The Yolk Is No Joke! Find Out The Real Truth About Yolks Here!


Aside from being tasty and very easy to cook, eggs can help control some health conditions that you might not know about. Check out the article we found at Articles Mercola.

A debatable precaution from the conventional medical community about how to eat eggs was initiated some years ago by scientists who thought they knew nature better than, well, nature.

Beginning in 1961, you may have heard the word of warning that if you were going to eat eggs, it should be the whites only, because the yolks were considered unhealthily high in cholesterol. Dangerous. Bad for you. Risky.

The risky part came with warnings like “spikes your heart disease risk” and “high blood cholesterol raises your risk of diabetes.” Like quipster Mark Twain once said, “It isn’t ignorance that causes trouble; it’s knowing so much that just ain’t so.” As The Epoch Times explained:

“At one time, eating eggs was considered bad for the heart and circulation. This was all based on an assumption that saturated fat was bad …

Any associations between total saturated fat intake, heart disease and blood pressure come down to what people weren’t eating (for example, fruit, vegetables [and] fish) rather than their high saturated-fat diet per se.

The total fat content of even a large hen’s egg (weighing 1.76 ounces) isn’t high at around 5 grams.”1

About 30 percent of the total fat content of that large egg is beneficial saturated fat, while the remainder is monounsaturated fats (MUFA) and polyunsaturated fats (PUFA), which are solidly heart healthy.

Reasons Why Eggs Are so Good for You

The fact is, eggs are considered to be an almost perfect food. Sure, you need to eat other foods as well, but eggs contain an impressive number of nutrients. The yolk is arguably the healthiest part of the whole, as it contains vitamins A, D, E, K and B12, omega-3 fats, antioxidants, folate and much more choline than the white.

There’s also a good amount of carotenoid content, which is where the yellow color comes from, the most important being the antioxidants lutein and zeaxanthin, which lower inflammation and protect your eye health.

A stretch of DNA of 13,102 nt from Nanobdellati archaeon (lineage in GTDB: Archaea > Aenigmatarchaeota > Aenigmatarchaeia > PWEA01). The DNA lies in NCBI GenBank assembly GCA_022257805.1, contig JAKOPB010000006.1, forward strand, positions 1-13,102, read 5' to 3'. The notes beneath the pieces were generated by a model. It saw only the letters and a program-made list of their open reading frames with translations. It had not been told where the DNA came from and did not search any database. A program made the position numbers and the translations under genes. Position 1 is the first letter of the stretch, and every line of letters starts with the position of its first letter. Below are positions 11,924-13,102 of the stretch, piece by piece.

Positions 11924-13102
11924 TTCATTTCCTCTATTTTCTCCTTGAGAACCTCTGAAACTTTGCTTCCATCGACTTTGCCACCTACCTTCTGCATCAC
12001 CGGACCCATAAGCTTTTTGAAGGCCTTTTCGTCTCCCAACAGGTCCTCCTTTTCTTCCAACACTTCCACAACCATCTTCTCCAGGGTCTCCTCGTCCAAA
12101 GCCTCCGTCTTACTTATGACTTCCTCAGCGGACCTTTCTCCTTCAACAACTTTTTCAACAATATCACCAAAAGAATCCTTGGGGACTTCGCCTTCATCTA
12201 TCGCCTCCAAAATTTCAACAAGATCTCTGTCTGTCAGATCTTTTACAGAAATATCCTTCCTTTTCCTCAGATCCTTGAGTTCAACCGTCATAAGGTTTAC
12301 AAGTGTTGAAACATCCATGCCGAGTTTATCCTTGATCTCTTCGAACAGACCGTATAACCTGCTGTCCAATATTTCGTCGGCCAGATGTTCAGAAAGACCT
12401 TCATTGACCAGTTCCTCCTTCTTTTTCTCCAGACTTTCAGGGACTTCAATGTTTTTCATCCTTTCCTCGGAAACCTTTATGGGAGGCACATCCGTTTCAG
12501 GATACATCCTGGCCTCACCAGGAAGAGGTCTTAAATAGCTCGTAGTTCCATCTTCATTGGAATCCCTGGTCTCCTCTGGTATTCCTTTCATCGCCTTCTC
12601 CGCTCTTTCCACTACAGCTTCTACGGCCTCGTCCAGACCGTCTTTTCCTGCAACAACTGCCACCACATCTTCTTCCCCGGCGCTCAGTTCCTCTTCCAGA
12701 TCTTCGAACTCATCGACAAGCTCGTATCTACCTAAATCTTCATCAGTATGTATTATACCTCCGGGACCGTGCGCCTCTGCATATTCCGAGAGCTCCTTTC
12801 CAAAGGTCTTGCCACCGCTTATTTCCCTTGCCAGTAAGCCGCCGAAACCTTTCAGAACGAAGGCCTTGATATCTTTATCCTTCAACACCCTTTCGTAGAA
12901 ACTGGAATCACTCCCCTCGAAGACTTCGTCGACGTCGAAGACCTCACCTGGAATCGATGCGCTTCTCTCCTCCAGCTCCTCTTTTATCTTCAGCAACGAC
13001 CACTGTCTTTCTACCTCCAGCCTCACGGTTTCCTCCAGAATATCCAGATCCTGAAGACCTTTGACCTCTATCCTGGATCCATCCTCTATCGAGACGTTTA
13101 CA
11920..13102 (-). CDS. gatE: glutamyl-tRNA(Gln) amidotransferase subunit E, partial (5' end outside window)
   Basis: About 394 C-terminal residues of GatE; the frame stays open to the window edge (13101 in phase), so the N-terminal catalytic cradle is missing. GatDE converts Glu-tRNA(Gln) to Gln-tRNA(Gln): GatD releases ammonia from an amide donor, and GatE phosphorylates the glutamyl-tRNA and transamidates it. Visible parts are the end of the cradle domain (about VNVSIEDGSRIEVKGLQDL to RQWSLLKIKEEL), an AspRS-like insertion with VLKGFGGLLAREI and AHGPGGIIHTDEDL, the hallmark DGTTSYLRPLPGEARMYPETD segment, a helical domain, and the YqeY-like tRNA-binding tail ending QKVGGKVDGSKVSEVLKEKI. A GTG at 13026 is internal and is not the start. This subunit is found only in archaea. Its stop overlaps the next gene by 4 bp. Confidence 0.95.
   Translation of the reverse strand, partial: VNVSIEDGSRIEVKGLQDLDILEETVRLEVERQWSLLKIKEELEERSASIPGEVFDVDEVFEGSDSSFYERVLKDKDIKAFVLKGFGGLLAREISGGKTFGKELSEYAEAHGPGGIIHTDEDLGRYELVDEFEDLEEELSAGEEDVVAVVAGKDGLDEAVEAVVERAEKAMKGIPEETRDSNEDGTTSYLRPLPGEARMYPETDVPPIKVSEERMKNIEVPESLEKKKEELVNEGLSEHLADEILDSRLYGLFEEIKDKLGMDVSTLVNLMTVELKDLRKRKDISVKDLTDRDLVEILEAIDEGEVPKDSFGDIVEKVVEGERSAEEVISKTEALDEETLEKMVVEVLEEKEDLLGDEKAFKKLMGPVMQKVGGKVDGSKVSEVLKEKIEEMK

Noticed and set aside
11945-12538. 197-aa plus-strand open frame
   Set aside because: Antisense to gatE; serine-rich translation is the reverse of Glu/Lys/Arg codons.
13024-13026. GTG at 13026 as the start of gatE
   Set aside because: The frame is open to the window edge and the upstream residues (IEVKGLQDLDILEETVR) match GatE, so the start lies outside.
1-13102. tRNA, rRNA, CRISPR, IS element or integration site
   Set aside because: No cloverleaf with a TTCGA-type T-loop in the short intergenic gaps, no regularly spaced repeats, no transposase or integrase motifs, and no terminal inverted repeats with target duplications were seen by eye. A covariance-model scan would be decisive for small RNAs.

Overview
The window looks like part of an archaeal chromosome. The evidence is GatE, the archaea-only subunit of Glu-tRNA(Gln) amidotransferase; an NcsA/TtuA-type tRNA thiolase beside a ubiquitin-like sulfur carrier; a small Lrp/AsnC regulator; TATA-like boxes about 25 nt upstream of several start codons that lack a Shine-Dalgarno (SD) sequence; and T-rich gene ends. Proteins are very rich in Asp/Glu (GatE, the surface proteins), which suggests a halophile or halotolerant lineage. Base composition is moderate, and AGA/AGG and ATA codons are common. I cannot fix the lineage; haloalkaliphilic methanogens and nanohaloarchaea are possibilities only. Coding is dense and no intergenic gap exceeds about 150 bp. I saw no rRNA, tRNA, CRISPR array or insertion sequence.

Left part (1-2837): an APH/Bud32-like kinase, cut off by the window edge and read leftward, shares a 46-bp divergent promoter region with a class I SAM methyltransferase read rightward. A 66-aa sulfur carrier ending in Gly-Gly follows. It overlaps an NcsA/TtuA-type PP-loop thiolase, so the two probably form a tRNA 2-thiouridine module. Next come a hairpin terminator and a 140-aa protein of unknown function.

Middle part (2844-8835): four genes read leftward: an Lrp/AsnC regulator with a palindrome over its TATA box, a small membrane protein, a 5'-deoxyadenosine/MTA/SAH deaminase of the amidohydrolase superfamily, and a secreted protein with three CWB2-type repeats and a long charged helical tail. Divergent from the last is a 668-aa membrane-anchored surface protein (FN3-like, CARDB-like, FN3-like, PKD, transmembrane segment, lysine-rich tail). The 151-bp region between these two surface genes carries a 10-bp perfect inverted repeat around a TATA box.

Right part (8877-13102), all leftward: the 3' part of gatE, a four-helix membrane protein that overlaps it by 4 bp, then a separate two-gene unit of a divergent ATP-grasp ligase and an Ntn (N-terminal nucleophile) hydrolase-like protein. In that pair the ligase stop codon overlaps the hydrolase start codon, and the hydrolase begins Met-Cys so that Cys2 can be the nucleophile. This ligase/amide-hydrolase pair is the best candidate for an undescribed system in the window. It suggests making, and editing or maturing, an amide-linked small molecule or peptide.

Biotin, a water-soluble B vitamin, aka vitamin B7, aids in your body’s glucose and fatty acid metabolism and is particularly important during pregnancy. However, raw egg whites contain a protein called avidin, which may block absorption of biotin.2

Carotenoids need to be eaten with fat for your body to extract optimal nutritional value from them, which makes consuming carotenoids in eggs ideal. You also absorb more fat-soluble nutrients from other foods eaten at the same time. It’s a win-win.3

The white is largely protein, one of the most important nutrients, oftentimes filling in for the meats that vegetarians don’t eat. Eggs also help reduce your appetite, so you might eat less later, which helps if you’re watching your weight.

Disease remediation from eating eggs is actually the opposite of what they’ve been accused of. As The Epoch Times reported:

“Eggs are a nutrient-dense source of antioxidants, lecithin, omega-3 fatty acids, vitamins (vitamins A, D, B2, B6, B12 and folate) and minerals (calcium, potassium, iron, phosphorus and zinc), which together have beneficial effects on the circulation — including cholesterol balance and blood pressure regulation.

Although eggs contain a small amount of sodium (70 milligrams per egg), this is counterbalanced by an equal amount of potassium to help flush this through the kidneys to prevent fluid retention.”

How Eggs May Help Your Health

Type 2 Diabetes

For people with type 2 diabetes, the DIABEGG study determined that you can consume two eggs a day, six days a week, and only be healthier for it.

The aim of the three-month-long, randomized controlled study was to determine if a high-egg diet (two eggs a day for six weeks) was any different nutritionally from a low-egg (two eggs per week) diet in affecting circulating lipid profiles, including high-density lipoprotein (HDL) cholesterol, among obese or overweight people with type 2 diabetes.

The high-egg group reported more satiety and less hunger after breakfast and, far from having an adverse effect on the participants, there was no adverse effect on the lipid profile.

Blood Pressure

Another study concluded that egg consumption is beneficial for people suffering from high blood pressure. The dietary intake of 1,152 participants aged 20 to 84 years was assessed along with their blood pressure, then a follow-up study was conducted three years later.

Of the total number of volunteers, 12.5 percent developed hypertension, aka high blood pressure. Of those, researchers were mildly surprised to discover that the ones who ate the most eggs tended to stay within the normal blood pressure range.

Additionally, the top one-third of those who ate the most eggs were 46 percent less likely to develop hypertension than the ones who ate very few eggs, if any at all.

Next Article: The Health Benefits We Can Get From Eggs

Read Full Article: Egg-White Eaters – The Yolk Is No Joke

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3 Responses to “The Yolk Is No Joke! Find Out The Real Truth About Yolks Here!”

  1. Monica McPherrin

    May 05. 2017

    Dan Parisi

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  2. TCM Healing Secrets

    May 05. 2017

    +1 this

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  3. TCM Healing Secrets

    May 05. 2017

    who else really loves this

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